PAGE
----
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TED Talk: Richard Dawkins "Queerer Than We Can Suppose"

Updated on March 24, 2013
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Introduction

The author of nonfiction works criticizing religion, such as "The God Delusion," and reaffirming the majesty of evolution, such as "The Greatest Show on Earth," Richard Dawkins is a British scientist of international acclaim. In 2007, he gave a TED Talk on the topic of our universe and how we perceive it. In it, he makes remarks on topics of quantum mechanics, biology and evolution, physics, human life and capacity, and even a bit of philosophy. There are, of course, unknowns in science. Are there, though, things that we are doomed to remain ignorant, by nature? Watch below:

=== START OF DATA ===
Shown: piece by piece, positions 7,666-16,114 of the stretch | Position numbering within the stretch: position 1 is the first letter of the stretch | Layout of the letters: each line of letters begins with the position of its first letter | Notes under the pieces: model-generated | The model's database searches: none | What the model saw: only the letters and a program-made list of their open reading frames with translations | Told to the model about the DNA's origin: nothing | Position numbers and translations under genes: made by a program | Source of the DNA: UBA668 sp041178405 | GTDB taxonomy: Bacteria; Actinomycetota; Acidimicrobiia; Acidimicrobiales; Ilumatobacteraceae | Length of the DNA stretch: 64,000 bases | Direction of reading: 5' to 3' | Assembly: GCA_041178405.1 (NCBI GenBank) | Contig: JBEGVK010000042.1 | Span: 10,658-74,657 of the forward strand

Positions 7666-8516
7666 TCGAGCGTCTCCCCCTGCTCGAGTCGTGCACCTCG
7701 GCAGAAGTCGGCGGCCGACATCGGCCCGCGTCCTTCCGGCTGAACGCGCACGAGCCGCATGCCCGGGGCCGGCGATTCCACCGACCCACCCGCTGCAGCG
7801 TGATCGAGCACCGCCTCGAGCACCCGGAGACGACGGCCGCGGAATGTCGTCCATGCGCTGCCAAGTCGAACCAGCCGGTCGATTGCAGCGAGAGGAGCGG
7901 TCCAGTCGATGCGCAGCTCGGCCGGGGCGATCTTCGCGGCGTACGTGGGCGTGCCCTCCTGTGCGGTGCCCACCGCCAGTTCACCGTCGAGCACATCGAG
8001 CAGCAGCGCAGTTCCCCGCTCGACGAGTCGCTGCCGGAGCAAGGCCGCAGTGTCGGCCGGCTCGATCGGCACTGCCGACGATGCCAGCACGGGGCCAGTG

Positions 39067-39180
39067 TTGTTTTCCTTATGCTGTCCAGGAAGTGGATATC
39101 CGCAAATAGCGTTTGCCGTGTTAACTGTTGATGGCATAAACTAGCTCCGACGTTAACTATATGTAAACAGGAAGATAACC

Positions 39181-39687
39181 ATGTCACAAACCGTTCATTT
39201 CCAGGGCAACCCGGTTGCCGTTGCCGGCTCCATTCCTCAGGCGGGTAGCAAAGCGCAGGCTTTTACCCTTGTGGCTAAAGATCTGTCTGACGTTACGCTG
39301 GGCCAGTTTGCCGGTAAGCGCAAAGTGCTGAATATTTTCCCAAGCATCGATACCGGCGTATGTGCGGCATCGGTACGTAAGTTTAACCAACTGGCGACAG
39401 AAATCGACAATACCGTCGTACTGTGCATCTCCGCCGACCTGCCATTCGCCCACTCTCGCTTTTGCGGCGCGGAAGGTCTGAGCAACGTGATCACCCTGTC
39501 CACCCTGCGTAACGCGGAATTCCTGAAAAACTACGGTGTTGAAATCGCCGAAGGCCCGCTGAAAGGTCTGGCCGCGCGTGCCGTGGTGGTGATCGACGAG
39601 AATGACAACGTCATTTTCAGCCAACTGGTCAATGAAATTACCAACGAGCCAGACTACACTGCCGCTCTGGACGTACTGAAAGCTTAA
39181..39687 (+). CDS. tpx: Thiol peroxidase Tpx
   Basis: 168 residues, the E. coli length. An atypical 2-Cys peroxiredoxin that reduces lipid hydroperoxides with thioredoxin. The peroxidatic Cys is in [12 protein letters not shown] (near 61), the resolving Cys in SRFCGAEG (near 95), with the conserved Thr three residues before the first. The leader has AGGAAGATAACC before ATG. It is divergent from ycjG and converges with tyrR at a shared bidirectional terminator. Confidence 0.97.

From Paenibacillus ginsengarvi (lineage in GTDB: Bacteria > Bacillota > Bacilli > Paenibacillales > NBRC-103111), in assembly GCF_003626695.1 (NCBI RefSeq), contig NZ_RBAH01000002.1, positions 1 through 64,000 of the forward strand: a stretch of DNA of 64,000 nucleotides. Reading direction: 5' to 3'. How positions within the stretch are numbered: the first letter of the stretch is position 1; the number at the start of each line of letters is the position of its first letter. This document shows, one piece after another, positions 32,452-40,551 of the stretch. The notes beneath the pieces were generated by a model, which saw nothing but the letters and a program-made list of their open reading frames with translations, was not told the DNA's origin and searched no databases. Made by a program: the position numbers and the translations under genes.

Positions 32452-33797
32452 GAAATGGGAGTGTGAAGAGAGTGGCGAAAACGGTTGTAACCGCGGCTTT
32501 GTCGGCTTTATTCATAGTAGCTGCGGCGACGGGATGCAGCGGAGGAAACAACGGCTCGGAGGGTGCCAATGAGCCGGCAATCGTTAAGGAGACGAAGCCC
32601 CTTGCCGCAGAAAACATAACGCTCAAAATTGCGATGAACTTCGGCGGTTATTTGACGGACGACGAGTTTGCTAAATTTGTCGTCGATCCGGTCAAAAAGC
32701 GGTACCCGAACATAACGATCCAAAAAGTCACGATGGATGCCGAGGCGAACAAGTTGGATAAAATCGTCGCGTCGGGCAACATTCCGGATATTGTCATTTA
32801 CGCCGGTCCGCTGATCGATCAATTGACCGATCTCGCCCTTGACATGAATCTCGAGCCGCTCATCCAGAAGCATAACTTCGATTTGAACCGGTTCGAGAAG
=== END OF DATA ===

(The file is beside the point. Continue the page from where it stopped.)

In the Middle

Our (relatively) Middle World

I love these TED Talks, as they mostly contain educational material, though sometimes not. I wonder what affect it would have on our society if every American watched this video for a bit of perspective. Do preachers feeding their congregations religious dogma about man's special place in the universe have anything to potentially gain from the notions presented? I'd think so.


The view of man as an organism, limited in its capabilities and understanding, certainly has a worldview changing affect. Familiar concepts, like not one atom from one's childhood is kept into adulthood, or that each organism fits into its environment because its brain is hard-wired to ensure it, wouldn't necessarily impress Dawkins followers, but things I'd never heard from him certainly peaked my interest. For instance, the fact that all matter is condensed into vibrations and that it's technically possible for a stationary statue to wave at a passerby is incredible. I suppose, if there are infinite universes, things of such minute probability happen all the time!

Looking to the future, I wonder how technological developments will allow us to expand the parameters of our Middle World to encompass larger fields of knowledge, granting us a less muddled view of reality.

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